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New Zealand's longest-running online daily news and commentary publication, now in its 25th year. The opinion pieces presented here are not purported to be fact but reasonable effort is made to ensure accuracy.

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Al Qaeda to help in anti-spam war?

4 December 2006

The US government has warned that al Qaeda is about to mount an all-out attack against a range of the country's financial services.

While some commentators have dismissed the claims as being unfounded or simply hot air -- citing that the terror organisation simply doesn't have the resources to effectively bring down such sites and/or services, others are not so sure.

Chances are that those who are trusted with financial dealings that total billions of dollars a year, have pretty good defences against hack-attacks and right now they'll be spending a fortune double-checking that all the hatches are battened and the cyber-locks are secured.

But there is one avenue for attack that I'm sure al Qaeda will have at its disposal, especially given that it is an organisation seldom found short of hard currency.

I'm talking about denial of service (DOS) attacks of course.

But just how could the terror group muster enough resources to take out sturdy online services such as Down Jones and various banking groups across the USA?

And how would such an attack be a bonus in the war against spam?

Well about the only chance that al Qaeda has of making a ripple in the financial cyber-pond is to rent some fairly significant bot-nets from the evil sods who create them.

Those are the same evil sods who rent those nets to spammers and other virtual-creeps.

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Right now, even though they're a major annoyance and expense to just about everyone with a Net connection, these botnets seem to have been put in the "too hard" basket by authorities.

Tracking down and eliminating the hundreds of thousands (maybe millions) of machines infected with such malware is simply seen as not worth the hassle -- especially when it's possible to filter out 95% of the spam that they produce.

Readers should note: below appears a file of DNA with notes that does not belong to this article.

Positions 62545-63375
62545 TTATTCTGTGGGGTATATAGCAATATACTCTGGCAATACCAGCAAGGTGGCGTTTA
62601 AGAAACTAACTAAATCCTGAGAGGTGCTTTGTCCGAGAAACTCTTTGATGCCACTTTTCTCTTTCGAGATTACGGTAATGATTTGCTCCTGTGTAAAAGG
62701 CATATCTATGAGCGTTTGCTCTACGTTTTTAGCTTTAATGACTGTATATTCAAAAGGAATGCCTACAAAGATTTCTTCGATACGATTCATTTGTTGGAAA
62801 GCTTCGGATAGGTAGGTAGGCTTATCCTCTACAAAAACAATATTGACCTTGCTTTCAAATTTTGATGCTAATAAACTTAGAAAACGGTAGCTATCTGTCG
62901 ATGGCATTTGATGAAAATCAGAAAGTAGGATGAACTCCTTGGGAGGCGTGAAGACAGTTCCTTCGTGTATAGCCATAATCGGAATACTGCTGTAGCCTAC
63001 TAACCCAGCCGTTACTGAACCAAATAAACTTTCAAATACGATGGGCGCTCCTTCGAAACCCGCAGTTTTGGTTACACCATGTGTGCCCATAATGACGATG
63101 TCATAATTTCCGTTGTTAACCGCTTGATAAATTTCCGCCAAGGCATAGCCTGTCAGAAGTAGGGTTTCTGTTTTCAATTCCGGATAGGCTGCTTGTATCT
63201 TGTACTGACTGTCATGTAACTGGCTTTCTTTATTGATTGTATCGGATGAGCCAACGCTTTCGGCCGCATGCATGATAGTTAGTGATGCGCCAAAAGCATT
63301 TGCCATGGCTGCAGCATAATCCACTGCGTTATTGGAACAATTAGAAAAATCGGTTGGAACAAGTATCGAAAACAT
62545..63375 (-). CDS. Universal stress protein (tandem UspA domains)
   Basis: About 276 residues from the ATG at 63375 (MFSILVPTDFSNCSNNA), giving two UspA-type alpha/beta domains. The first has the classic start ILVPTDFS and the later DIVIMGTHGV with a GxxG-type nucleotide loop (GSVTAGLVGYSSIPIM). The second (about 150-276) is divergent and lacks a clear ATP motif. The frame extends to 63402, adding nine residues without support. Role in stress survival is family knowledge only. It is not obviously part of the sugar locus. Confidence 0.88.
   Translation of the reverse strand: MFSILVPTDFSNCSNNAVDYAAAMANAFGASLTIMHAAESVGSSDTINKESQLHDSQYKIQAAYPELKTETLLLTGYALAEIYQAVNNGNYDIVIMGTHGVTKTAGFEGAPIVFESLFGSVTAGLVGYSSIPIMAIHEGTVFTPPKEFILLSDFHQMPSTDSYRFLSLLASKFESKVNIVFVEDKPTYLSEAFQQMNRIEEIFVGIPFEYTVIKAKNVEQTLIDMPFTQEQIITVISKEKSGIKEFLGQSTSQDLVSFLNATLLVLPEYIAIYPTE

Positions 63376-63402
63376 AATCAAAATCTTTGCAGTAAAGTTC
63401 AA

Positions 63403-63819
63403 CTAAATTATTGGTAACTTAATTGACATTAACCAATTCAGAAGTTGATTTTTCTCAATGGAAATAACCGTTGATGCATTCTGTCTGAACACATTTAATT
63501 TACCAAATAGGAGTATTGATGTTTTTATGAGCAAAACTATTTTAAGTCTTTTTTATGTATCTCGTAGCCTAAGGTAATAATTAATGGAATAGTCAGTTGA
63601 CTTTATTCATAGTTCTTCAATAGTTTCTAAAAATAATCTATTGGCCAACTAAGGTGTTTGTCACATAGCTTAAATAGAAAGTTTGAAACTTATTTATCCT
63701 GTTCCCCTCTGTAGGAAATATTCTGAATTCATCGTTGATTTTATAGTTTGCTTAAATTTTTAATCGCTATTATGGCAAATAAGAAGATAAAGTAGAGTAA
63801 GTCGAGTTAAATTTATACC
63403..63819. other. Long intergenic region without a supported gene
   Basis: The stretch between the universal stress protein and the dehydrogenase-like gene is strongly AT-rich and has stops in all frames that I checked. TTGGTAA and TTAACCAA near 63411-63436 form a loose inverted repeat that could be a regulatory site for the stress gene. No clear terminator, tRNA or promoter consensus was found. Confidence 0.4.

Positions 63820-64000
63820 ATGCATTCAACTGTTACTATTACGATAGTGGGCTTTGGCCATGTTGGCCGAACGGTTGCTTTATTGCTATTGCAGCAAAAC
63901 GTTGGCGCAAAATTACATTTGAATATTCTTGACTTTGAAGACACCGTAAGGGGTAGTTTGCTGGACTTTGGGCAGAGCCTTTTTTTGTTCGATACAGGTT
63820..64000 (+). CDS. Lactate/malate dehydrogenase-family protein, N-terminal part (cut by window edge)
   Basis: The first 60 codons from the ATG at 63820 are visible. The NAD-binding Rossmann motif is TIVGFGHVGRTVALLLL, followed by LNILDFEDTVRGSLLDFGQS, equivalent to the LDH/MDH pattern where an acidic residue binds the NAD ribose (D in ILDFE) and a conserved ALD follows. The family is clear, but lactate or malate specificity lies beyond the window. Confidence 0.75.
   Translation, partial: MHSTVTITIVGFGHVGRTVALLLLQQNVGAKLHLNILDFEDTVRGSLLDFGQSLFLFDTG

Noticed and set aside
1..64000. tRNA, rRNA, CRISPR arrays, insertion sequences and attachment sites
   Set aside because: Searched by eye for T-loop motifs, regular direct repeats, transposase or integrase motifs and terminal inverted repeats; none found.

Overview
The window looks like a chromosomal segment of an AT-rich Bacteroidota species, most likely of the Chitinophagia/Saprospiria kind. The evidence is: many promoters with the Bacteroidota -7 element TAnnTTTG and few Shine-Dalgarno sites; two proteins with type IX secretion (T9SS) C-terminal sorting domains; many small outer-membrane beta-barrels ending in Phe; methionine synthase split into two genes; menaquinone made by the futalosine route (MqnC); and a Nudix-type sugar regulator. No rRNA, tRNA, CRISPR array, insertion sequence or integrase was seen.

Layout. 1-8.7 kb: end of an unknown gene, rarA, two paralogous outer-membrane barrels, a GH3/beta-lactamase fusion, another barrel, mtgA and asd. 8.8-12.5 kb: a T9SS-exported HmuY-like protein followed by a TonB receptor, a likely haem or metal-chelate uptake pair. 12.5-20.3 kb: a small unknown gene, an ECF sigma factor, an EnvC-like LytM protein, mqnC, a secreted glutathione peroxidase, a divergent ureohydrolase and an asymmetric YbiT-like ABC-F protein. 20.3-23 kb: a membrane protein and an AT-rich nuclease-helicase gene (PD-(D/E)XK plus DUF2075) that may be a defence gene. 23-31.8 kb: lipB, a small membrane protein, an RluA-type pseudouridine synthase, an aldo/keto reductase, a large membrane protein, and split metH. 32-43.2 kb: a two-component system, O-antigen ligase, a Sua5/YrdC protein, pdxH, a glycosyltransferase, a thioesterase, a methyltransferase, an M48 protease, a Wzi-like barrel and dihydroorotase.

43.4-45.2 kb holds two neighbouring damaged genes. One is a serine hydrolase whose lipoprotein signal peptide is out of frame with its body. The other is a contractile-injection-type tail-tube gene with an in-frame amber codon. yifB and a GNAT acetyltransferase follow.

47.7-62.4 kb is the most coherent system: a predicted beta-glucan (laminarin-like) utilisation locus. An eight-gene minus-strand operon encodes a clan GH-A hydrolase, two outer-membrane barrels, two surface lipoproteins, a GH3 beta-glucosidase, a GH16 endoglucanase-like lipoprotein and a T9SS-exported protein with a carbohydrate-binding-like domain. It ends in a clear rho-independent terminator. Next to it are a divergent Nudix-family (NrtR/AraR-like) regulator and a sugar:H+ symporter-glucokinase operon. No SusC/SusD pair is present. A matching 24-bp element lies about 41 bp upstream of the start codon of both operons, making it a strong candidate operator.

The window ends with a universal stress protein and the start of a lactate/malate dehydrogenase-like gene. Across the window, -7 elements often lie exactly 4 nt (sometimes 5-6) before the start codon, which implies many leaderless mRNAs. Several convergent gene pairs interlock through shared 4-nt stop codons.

Even more especially when the cost of that filtering is borne by ISPs rather than law-enforcement organisations.

So, to date, governments have considered botnets to be someone else's problem.

However, if such a botnet is used by the world's most notorious terror group to successfully knock out the online presence of major US financial institutions, I think we'll see a dramatic change of perspective.

Just as they got all snotty about physical terrorism, I think you'd find that the USA (and therefore Australia and the UK as well) would suddenly become very focused on finding and cleaning-up all those compromised PCs. A pretty good price would also be placed on the heads of those who wrote the malware and created the botnets in the first place.

The great news for you and I is that this would leave the biggest spammers with no vehicle for delivering those billions of junk emails that are sent every year.

Oh the joy of it all!

I'm strongly opposed to terrorism of any kind (be it by fanatics such as al Qaeda or state-sanctioned such as that carried out those who purport to be on the other side of this war) -- but I can't help rooting just a little for the bad-guy if they're really planning to launch a DOS attack against the USA.

No loss of life would be involved and if it dealt a severe blow to spammers then one would have to say that every cloud has a silver lining -- right?

Will we have to wait for al Qaeda to hit the USA where it hurts most (in the wallet) before the authorities really start to take the problem of botnets seriously?

Have your say on this...

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